This year Nisi Shawl was WisCon's Guest of Honor. So in addition to featuring celebrations of Carol Emshwiller, in honor of her 90th birthday, the James Tiptree Jr Award, in honor of its 20th birthday, and the memory of Joanna Russ, to commemorate her recent death, WisCon 35 also celebrated Nisi Shawl.
Nisi read at a Room of One's Own on Thursday evening, from her story “Pataki,” which is one of the pieces Aqueduct published in this year's GoH chapbook, Something More and More*, along with the previously unpublished “Something More,” three essays, and a new interview with Eileen Gunn. I have heard that she read from “Something More” at her GoH reading, which I wasn't able to attend, alas.
I also did not get to attend any of Nisi's panels, except for the one discussing her short story, “The Deep End,” titled “Black Souls in White Clones: Swimming in Shawl's Deep End.” This was a deeply satisfying panel, though it became clear by the end of it that the panelists hadn't discussed everything in it that interested them and their audience. The panelists were Eileen Gunn, Nancy Jane Moore, and Andrea Hairston. Jef A. Smith, who proposed the panel, was unable to attend. Nisi Shawl sat with the panelists, and commented by request. Coffee & Ink, and Lila Futuransky have partial (non-verbatim, summary) transcripts that convey some of the flavor of the discussion. It quickly emerged, during the discussion, that Nisi believed she had written a fairly simple, even transparent story, while every panelist (and several people in the audience) had discovered its sentences saturated with a density of information and allusive possibilities that seem only to expand with every additional reading of the story.
Nisi's Guest of Honor speech, which both began and ended with a beautifully delivered song, offered a brilliant reworking of the traditionally male, individualistic concept of Genius that has been with us since the 18th century. Nisi insisted on going back to the older notion of genius loci-- the spirit (a god or other supernatural entity) attached to a particular place in the world (think volcano or spring). The extraordinary, vivid image she used to illuminate her notion of Genius is that of an extension cord-- one that is infinitely long and has an infinite number of sockets into which others can plug in. Rather than being all about the individual, Genius, for Nisi, involves multitudes and is manifested in multiplicity. Anyone who has been reading my posts and essays over the years will know just how appealing this reconceptualization is to me.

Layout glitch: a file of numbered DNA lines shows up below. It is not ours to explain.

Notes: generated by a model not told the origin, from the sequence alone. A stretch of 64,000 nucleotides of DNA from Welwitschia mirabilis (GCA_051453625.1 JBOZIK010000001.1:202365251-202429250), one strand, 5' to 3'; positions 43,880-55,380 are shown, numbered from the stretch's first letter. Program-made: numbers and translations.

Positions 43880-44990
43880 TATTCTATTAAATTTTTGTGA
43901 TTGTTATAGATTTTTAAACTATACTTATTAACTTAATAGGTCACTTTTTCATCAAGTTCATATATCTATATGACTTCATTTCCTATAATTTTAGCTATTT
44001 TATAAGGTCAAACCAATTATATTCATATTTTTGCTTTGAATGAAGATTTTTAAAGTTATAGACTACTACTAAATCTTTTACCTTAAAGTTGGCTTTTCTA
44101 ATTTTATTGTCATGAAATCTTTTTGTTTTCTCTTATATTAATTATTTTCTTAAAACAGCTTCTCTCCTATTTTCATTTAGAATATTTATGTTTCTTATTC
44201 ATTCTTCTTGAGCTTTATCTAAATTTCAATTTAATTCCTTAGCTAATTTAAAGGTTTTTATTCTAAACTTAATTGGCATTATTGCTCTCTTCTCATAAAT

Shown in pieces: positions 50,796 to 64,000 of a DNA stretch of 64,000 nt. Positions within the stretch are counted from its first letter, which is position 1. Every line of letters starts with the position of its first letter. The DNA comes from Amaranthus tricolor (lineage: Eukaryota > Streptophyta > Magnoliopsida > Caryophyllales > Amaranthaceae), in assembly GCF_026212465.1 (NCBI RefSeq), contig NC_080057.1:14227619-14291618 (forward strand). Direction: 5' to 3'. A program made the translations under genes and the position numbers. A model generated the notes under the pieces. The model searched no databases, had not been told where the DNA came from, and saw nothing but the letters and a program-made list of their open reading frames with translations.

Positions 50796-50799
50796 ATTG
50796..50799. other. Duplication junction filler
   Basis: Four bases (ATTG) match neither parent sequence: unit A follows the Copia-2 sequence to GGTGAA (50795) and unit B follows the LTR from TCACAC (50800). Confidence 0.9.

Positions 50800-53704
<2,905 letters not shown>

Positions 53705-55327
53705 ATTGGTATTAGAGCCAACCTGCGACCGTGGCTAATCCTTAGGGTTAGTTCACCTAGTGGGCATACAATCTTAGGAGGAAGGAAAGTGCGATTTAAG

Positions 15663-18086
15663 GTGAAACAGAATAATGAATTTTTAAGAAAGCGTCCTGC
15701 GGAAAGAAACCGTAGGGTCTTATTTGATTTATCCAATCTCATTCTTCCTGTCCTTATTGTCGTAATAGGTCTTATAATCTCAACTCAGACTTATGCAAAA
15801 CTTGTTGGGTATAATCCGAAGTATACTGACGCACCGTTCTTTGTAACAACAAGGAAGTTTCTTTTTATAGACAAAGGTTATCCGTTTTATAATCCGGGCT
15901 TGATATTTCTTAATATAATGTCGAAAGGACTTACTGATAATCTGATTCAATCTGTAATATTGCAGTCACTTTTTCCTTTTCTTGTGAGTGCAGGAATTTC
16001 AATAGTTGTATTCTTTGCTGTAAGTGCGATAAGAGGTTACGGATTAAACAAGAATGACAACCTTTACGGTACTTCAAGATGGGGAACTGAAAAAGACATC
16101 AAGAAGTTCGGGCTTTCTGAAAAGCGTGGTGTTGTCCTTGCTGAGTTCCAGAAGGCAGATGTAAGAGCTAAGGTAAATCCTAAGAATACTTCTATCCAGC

I am eager to read the speech when it's available in print. It went by so quickly, in its moment, that I'm sure I missed many of its fine details and nuances.
*Aqueduct will be making this book available for sale in mid-June.
ETA: Coffee & Ink has also posted panel notes on another panel Nisi Shawl participated in, Yearning from the Threshold: Magic Realism and Diaspora Literature; the panel is moderated by Mary Anne Mohanraj, and panelists include, in addition to Nisi, Hiromi Goto, Sheree Renée Thomas, and Ibi Aanu Zoboi.